ALBUQUERQUE, N.M. (KRQE) – It’s artwork that’s been there for decades, and has long sparked debate over whether the art should still be featured at the University of New Mexico. Now there’s a new push to get a series of murals on the UNM campus removed.

There’s now an online petition to get the “Three Peoples” mural removed from UNM’s Zimmerman Library. The mural is a series of artwork painted by Kenneth Adams in 1939. Supporters of the petition argue the images are a symbol of racism.

“They are inherently racist,” Nova Lira-Perez said. “I mean putting a white man front and center is being – that’s a white supremacist expression I think, and it’s also very patriarchal.”

Images on the mural represent New Mexico’s Native American, Hispanic and Anglo cultures. However, longtime critics argue the images are offensive, pointing out that the Anglo is the only one painted with a face, while others are faceless.

UNM in 2018 launched an interdisciplinary class to study the issue and have informed debate about the painting. The class description aimed to tackle subjects like historical preservation and free speech.

Not every student wants to see the mural removed, but supporters of the online petition said they’re looking for ways to tackle issues of racial injustice. “I feel like people are just trying to think of tangible ways to approach the topic,” said Lira-Perez. “What we see informs what we know, or what we think we know.”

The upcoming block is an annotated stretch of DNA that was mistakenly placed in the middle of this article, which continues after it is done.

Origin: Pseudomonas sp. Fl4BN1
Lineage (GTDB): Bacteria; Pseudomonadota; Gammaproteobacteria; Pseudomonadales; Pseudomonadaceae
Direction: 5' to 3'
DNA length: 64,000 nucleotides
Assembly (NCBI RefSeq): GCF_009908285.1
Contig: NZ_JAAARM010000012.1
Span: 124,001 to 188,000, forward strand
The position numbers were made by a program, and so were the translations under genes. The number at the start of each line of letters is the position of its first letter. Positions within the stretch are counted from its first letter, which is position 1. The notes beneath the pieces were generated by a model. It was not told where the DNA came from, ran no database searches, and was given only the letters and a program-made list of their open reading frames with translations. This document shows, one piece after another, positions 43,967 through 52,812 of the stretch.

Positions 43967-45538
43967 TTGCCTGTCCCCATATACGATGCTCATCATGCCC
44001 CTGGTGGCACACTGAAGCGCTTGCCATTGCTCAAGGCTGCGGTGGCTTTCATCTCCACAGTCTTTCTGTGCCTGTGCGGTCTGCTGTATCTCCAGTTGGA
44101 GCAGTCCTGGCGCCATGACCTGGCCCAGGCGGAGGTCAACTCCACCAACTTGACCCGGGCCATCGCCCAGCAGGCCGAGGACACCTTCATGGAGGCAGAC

UNM has said in the past that because the murals are part of the historic character of the Zimmerman Library, any changes have to be considered carefully by the Historic Preservation Committee, and ultimately decided by the Board of Regents.

KRQE News 13 reached out to UNM on Monday to see if any decision was made about the murals’ future and their response Monday evening was:

The recent intellectual discourse regarding the murals that has taken place was conducted with depth and inclusion of many vested groups that included lectures, entire course sections and meetings with interested constituents. This engagement led to the curtain veil concept and had evolved to a more permanent technical display solution that allowed complete obstruction of view but preserved the availability to utilize them in educational settings. The transition of interim Provosts and dissolution of the company identified to do the work have unquestionably set the project back, but this issue continues to be a priority for the University. We’ve since identified another technical solution that will need be reviewed by the Historic Preservation Committee, and can be implemented upon approval.